Hackmann Hermann

Publié le par Roger Cousin

Hackman HermannSS-Hauptsturmführer (Captain) Hermann Hackmann (October 11, 1913 - August 20, 1994) served as the lead guard in charge of protective custody at Majdanek concentration camp in German-occupied Poland. Hackmann came from Osnabruck and held the post of roll call officer at Buchenwald before Majdanek, at the age of 26. At Buchenwald he was considered the most intelligent of the SS officers. Described as a brutal man with a "cynical humour," Hackmann's nickname at Buchenwald was "Jonny." Prosecuted for murder by SS Judge Georg Konrad Morgen in connection with the Koch trial, Hackmann was sentenced to death. He escaped punishment and was evacuated by the Gestapo.

After the war Hackmann was prosecuted by the U.S. government at the Buchenwald Trial of 1947. Hackmann was one of twenty-two Nazis sentenced to death for his role in Buchenwald concentration camp, though it was commuted to life imprisonment. Details of his activities in Buchenwald that surfaced during the trial portray him as a man who was greatly feared by the prisoners and prone to violence and creative ways to put prisoners through more misery. Inmates were frequently beaten, kicked and whipped by Hackmann with sticks and whips. He was also known to make prisoners kneel where he would kick them in the scrotum.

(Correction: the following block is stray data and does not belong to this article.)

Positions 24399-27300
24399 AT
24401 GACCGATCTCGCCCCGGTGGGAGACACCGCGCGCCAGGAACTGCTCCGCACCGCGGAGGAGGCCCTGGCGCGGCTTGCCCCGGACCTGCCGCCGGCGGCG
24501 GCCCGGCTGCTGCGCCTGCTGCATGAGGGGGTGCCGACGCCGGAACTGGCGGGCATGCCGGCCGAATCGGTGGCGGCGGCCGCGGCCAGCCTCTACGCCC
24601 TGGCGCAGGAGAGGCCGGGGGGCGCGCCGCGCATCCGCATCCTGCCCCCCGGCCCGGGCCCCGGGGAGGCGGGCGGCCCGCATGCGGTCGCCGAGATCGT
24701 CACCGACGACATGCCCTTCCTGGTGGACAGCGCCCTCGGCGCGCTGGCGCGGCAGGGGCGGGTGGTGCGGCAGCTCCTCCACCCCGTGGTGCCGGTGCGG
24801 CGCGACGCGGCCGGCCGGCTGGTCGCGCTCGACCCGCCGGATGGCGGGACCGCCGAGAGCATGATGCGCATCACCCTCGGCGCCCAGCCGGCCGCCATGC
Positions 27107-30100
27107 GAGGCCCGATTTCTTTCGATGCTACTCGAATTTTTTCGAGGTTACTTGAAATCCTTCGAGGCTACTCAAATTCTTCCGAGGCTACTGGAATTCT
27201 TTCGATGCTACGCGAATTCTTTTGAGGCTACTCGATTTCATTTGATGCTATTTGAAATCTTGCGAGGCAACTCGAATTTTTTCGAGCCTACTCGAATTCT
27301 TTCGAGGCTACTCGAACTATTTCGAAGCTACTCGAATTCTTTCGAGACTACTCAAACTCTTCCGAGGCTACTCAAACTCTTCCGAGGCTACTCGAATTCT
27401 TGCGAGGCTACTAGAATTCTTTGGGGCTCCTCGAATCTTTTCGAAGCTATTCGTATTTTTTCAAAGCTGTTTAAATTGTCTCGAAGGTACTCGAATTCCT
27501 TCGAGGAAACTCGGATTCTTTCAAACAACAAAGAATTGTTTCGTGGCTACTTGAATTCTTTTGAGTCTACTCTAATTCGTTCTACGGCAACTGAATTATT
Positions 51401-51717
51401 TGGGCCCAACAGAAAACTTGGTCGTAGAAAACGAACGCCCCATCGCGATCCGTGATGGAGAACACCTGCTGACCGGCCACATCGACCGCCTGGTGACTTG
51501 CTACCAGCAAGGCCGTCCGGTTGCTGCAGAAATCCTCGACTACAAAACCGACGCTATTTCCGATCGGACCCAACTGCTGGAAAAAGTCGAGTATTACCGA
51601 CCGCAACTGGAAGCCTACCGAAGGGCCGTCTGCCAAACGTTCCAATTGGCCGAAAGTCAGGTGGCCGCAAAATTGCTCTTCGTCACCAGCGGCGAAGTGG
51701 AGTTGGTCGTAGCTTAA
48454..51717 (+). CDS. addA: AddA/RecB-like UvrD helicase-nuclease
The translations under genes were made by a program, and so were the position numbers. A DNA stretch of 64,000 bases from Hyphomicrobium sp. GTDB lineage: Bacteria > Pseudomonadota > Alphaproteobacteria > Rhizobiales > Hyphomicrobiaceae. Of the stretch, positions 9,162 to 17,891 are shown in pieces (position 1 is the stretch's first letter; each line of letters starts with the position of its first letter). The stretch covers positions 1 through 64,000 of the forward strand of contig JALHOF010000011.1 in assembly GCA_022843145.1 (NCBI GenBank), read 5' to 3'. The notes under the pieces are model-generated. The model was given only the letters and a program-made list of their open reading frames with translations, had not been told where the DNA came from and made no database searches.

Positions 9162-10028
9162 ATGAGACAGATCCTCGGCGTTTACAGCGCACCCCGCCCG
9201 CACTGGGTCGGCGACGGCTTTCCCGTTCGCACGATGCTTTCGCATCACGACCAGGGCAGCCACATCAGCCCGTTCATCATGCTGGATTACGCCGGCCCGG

There was a rule against spitting on the street and when Hackmann saw some spit on the ground he forced the nearest inmate to lick it up. One witness testified that he had two block leaders bend a birch tree where he made a Jewish man hold onto it. When the block leaders released the tree, the Jewish man was flung into the air into a stone quarry. During the Third Majdanek Trial between 1975–1981, he was sentenced to an additional ten years imprisonment for two counts of serving as joint accessory to murder of at least 141 people in Majdanek.

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